A 60-year-old female presented for the evaluation of nausea, vomiting, early satiety, and unintentional weight loss after an outside hospital workup revealed poor peristalsis on an upper GI series and abnormal antral mucosa on an EGD. Pathology from outside biopsies only noted parietal gland hyperplasia and minimal chronic inflammation. Repeat EGD along with EUS was performed at our hospital. Endoscopic appearance was remarkable for diffusely thickened folds in the gastric body and the antrum with significant lack of distensibility which was biopsied [Figure 1], Case 3]. EUS showed diffuse wall thickening in the antrum and prepyloric stomach, extending through the mucosa into the submucosa, and muscularis propria for which FNA was performed [Figure 1], Case 3]. Again, in this case, the endoscopic biopsies only revealed reactive gastropathy and infiltrating lymphocytes, while FNA cytology showed poorly differentiated carcinoma. The patient went on to have a subtotal gastrectomy with gastrojejunostomy and duodenojejunostomy followed by chemoradiation. With the help of adjuvant therapy, the patient survived a year from the time of diagnosis.
A 54-year-old female with intractable vomiting, abdominal pain, and weight loss who had been recently diagnosed with gastric adenocarcinoma at an outside facility was referred for staging EUS. Repeat EGD at the time of EUS revealed a malignant gastric tumor infiltrating the entire stomach with protrusion into the mid-gastric body which was biopsied. Pathology was positive for high-grade signet-ring cell adenocarcinoma [Figure 1], Case 4]. EUS staged the mass at T3NxMx but could not be advanced beyond the gastric body due to the tumor obstruction [Figure 1], Case 4]. FNA was not performed due to already having a diagnosis. The patient is being set up for neoadjuvant chemotherapy and surgical follow-up.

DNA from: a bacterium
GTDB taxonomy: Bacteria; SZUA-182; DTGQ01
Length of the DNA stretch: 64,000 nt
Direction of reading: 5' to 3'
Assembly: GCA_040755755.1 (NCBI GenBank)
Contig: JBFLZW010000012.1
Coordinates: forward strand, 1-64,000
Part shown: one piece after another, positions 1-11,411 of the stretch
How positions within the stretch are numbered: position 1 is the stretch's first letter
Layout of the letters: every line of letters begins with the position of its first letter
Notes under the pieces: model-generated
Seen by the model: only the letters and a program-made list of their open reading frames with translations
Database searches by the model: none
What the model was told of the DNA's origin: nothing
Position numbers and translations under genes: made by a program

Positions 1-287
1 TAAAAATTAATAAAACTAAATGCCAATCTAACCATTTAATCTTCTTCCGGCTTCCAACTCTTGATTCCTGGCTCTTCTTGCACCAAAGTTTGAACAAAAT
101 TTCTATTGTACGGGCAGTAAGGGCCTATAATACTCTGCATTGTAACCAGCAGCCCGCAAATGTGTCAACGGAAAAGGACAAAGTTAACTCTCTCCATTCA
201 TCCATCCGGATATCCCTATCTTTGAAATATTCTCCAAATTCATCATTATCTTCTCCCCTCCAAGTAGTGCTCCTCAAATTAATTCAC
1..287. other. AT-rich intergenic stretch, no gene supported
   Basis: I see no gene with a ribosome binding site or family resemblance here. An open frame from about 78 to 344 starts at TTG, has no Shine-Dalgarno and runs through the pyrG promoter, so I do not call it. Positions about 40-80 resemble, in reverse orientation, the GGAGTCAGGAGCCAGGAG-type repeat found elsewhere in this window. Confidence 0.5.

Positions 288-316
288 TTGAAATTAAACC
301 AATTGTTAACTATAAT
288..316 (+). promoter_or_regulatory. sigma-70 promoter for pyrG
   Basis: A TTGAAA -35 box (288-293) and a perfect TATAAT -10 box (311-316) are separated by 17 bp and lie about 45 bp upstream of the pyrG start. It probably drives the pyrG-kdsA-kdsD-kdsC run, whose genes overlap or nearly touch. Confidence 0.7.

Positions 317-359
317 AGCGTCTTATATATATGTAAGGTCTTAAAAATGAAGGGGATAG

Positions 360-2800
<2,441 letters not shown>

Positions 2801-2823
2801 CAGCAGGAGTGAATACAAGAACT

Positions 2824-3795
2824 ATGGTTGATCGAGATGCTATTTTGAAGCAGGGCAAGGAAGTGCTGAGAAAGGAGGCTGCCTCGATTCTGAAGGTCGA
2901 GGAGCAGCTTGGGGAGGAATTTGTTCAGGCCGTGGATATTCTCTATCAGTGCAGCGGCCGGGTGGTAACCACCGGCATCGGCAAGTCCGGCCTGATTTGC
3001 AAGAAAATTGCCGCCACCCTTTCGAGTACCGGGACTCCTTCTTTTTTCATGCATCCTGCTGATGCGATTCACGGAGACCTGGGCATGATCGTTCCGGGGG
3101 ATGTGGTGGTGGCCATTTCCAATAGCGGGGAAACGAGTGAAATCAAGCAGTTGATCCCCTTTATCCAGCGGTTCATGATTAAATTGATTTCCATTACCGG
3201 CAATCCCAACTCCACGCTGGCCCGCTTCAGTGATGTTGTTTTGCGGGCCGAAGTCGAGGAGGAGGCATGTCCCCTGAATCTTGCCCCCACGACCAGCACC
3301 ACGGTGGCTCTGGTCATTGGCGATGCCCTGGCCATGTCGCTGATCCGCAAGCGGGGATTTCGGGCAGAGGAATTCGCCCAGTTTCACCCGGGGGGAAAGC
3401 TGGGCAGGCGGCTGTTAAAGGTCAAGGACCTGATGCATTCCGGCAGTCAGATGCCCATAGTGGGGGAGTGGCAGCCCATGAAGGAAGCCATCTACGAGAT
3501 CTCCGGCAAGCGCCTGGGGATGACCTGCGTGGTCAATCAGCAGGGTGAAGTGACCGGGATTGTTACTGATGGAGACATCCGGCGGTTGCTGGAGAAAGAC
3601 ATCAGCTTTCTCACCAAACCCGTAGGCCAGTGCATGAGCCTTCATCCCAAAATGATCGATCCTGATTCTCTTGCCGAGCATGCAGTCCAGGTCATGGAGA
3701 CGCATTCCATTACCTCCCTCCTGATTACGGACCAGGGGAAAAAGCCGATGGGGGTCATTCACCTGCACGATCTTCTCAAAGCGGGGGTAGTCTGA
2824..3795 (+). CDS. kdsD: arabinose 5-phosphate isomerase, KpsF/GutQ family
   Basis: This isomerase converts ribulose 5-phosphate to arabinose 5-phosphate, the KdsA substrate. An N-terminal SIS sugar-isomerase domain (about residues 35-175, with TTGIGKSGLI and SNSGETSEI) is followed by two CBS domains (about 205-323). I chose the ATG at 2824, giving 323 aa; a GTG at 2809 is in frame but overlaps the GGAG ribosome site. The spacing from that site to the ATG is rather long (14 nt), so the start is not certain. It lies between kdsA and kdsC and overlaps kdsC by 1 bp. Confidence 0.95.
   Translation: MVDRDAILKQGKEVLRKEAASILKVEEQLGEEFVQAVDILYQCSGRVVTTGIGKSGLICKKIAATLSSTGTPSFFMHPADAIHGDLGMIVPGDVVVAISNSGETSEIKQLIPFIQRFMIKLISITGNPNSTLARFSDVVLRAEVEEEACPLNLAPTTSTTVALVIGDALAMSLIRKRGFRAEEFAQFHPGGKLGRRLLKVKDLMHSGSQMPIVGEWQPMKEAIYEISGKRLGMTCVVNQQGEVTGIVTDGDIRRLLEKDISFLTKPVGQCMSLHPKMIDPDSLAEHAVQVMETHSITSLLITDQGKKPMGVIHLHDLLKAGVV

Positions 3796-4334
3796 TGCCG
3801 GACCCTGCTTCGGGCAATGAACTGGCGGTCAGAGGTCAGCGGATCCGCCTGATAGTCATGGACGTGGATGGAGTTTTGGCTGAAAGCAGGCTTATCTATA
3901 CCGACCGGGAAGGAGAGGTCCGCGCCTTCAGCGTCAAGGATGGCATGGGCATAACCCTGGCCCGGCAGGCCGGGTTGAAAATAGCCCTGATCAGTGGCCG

| Discussion|| |
Linitis plastica is generally a late-presenting malignancy with poor curative options. The stomach has a rich lymphatic supply, facilitating the spread of cancer cells, and poor sensation resulting in few alarm symptoms early on. EGD with biopsy is a typical starting point when an upper gastrointestinal malignancy is suspected but can miss the diagnosis, as revealed in two of our four cases. Oftentimes it is not until the tumor has spread significantly, resulting in severe symptoms, that it is detectable by EGD. By this point, it is rare that treatment options other than palliative will be offered, as the overall 5-year survival rate even in resectable disease ranges from 10% to 30%. EUS is a valuable tool for both detecting and staging linitis plastica with accuracy based on multiple studies ranging from 64% to 92% for T staging and from 50% to 90% for N staging. EUS-FNA can easily be performed in the same setting at the time of initial EGD, as mucosal biopsies are often negative, thus increasing the diagnostic yield, as our second and third cases illustrate.
Declaration of patient consent
The authors certify that they have obtained all appropriate patient consent forms. In the form the patients have given their consent for their images and other clinical information to be reported in the journal. The patients understand that their names and initials will not be published and due efforts will be made to conceal their identity, but anonymity cannot be guaranteed.
Financial support and sponsorship
Conflicts of interest
There are no conflicts of interest.